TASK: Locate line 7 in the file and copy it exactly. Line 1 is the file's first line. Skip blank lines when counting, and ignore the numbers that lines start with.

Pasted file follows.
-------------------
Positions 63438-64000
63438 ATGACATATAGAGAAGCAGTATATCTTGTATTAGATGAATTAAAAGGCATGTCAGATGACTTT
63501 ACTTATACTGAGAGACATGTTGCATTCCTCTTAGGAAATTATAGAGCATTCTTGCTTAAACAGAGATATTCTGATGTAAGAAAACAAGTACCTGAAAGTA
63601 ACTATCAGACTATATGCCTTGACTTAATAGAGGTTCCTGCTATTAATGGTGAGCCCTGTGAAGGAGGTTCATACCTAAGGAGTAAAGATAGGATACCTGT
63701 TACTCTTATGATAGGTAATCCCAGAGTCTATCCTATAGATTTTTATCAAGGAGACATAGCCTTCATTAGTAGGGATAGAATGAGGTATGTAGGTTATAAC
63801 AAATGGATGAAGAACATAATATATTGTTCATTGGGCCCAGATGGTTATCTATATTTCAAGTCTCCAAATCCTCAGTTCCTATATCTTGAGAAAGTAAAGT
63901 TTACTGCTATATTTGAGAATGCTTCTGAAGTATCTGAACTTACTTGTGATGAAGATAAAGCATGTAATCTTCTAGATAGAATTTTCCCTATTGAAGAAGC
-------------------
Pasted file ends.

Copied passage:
63901 TTACTGCTATATTTGAGAATGCTTCTGAAGTATCTGAACTTACTTGTGATGAAGATAAAGCATGTAATCTTCTAGATAGAATTTTCCCTATTGAAGAAGC